Dec 21, 2010

Put them separate and if you are lucky they may just put the higher of the two into the system! I have seen recruiters use higher of Major, In-major, transfer, and cumulative before to bump up candidates they like.

Dec 21, 2010

I have combined them and told those interviewing me at BB's and MM's and nothing was every said after that. Granted, this is from 2 4 year institutions, I wouldn't combine comm college because that's just shady. I also wouldn't combine if your new gpa > old gpa, but I don't think that would be brought up here.

Dec 21, 2010

no i went to a private 4 year school and got a 3.97.

then i transferred to an ivy league school and got a 3.5.

so no community college, but the difficulty is different

"Look, you're my best friend, so don't take this the wrong way. In twenty years, if you're still livin' here, comin' over to my house to watch the Patriots games, still workin' construction, I'll fuckin' kill you. That's not a threat, that's a fact.

Dec 21, 2010

put them separately.

xxx university 2008 - present gpa 3.5

YYYY college 2007-2008 gpa 3.97

be prepared to discuss why you changed schools and believe it or not, why decline in gpa.

DO NOT COMBINE.... would be suspect.

Dec 22, 2010

Not exactly sure why someone threw crap at me. You need to realize a resume is a tool recruiters used to briefly look at and get a better understanding of who you are. If you have multiple GPA's, as in more than two, I would say it would make the recruiter frustrated to the point where they don't care. They don't have time to look for and come up with why there is so many when they have thousands of applications to look at which are from target schools. When you combine you can explain if it comes up. Chances are it will not.

"What do you mean, you're gonna pass. Alan, the only people making money passing are NFL quarterbacks and I don't see a number on your back. "

Dec 22, 2010
ITSALLABOUTTHEU:

Not exactly sure why someone threw crap at me. You need to realize a resume is a tool recruiters used to briefly look at and get a better understanding of who you are. If you have multiple GPA's, as in more than two, I would say it would make the recruiter frustrated to the point where they don't care. They don't have time to look for and come up with why there is so many when they have thousands of applications to look at which are from target schools. When you combine you can explain if it comes up. Chances are it will not.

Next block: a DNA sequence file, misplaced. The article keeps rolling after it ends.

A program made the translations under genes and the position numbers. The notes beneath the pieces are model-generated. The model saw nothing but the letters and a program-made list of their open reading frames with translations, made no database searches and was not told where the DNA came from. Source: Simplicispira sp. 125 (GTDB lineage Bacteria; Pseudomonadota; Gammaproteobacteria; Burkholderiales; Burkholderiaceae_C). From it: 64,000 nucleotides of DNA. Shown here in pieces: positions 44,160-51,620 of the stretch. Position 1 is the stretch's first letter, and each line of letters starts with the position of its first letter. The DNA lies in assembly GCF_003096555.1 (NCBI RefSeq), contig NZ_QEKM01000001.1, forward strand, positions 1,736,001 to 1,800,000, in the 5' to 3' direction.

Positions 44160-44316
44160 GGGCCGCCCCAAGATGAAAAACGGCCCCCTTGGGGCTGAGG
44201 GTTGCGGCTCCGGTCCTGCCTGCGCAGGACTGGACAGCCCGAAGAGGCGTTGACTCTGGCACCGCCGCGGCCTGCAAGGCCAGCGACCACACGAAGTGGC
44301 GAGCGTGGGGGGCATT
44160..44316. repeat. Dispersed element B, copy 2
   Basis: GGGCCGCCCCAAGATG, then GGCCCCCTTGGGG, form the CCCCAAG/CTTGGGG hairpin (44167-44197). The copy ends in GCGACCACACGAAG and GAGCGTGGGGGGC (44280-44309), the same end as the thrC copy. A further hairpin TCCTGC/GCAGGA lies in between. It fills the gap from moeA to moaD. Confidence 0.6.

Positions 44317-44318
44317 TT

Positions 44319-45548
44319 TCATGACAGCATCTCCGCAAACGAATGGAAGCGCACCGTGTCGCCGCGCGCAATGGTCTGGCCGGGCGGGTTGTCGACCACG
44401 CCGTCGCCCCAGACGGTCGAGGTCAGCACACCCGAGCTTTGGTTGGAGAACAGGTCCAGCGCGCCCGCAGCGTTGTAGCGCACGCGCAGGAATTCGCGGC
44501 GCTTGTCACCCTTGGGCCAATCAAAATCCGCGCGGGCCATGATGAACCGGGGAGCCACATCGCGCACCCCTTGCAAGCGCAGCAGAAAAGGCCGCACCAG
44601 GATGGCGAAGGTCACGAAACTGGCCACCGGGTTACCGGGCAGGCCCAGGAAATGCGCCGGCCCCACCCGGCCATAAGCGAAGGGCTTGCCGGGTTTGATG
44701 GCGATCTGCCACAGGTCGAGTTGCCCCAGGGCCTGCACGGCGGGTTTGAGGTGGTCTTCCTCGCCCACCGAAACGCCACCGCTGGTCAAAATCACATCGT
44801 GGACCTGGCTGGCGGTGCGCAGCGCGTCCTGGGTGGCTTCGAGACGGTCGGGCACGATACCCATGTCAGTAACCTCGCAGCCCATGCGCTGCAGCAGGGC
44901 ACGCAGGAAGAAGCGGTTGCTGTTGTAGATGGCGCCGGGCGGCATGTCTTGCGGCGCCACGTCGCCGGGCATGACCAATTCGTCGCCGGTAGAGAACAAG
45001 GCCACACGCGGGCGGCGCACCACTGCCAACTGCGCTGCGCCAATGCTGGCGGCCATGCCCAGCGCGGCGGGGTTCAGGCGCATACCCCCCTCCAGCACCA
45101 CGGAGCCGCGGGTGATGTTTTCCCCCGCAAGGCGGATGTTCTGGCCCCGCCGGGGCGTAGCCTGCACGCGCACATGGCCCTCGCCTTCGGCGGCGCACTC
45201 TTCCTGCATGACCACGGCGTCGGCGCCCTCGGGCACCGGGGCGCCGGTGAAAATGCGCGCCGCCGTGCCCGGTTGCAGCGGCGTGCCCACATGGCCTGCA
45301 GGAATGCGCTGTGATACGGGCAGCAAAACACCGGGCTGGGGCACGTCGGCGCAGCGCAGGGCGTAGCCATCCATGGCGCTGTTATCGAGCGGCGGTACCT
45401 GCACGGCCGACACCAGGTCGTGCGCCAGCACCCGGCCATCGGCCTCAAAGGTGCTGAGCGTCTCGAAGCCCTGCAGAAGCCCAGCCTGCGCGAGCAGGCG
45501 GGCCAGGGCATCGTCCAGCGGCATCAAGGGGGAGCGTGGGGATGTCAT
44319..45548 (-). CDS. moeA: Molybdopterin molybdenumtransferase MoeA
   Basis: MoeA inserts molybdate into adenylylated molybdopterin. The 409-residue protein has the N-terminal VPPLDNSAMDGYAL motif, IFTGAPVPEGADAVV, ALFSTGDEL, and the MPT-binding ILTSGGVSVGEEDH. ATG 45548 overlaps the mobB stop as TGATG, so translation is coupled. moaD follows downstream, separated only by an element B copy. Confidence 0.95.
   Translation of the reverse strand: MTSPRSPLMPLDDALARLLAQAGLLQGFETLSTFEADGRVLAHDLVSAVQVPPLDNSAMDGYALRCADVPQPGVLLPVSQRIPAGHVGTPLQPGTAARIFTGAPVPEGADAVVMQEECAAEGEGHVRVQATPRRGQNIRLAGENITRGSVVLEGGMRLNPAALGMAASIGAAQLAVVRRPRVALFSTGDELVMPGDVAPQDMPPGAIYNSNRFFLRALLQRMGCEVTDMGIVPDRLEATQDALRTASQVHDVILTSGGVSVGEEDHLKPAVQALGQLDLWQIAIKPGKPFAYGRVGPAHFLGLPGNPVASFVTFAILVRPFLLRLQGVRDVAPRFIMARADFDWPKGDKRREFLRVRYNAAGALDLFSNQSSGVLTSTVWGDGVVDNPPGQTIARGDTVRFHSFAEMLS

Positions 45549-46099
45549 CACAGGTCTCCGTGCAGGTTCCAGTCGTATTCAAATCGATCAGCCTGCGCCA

Sorry man but this is just not correct. It is 2 different GPA's. With your reasoning a recruiter wouldn't even want to see the school he transferred him. It is going to look silly to have both schools with 1 GPA listed and it will be brought up.

Clearly the Ivy league school is more difficult, hence the 3.5 compared to the 3.97 before. It is misleading to average out the courses from an easier school to make it look better and if you get caught it could be an issue. I promise there will not be an issue putting both GPA's as this is standard procedure.

Dec 22, 2010

HENCE WHY IT IS CALLED A CUMULATIVE GRADE POINT AVERAGE.

Ask any MD. You think they got time to look at more than 2 GPAs?

"What do you mean, you're gonna pass. Alan, the only people making money passing are NFL quarterbacks and I don't see a number on your back. "

Dec 22, 2010

First off why would I ask an MD? Ask an analyst/associate/HR person who will be screening resumes. You will get the same response nearly everyone else in the thread has given.

Who said anything about more than 2 GPA's? Do they have time to look at more than 2 schools? More than 2 internships?

I wish I would have known to put my community college classes in high school as part of my college GPA. Those 20-30 hours of a 4.0 sure would have been nice. And I mean, they transferred to college so it is cumulative.

Dec 22, 2010
Comment

"Look, you're my best friend, so don't take this the wrong way. In twenty years, if you're still livin' here, comin' over to my house to watch the Patriots games, still workin' construction, I'll fuckin' kill you. That's not a threat, that's a fact.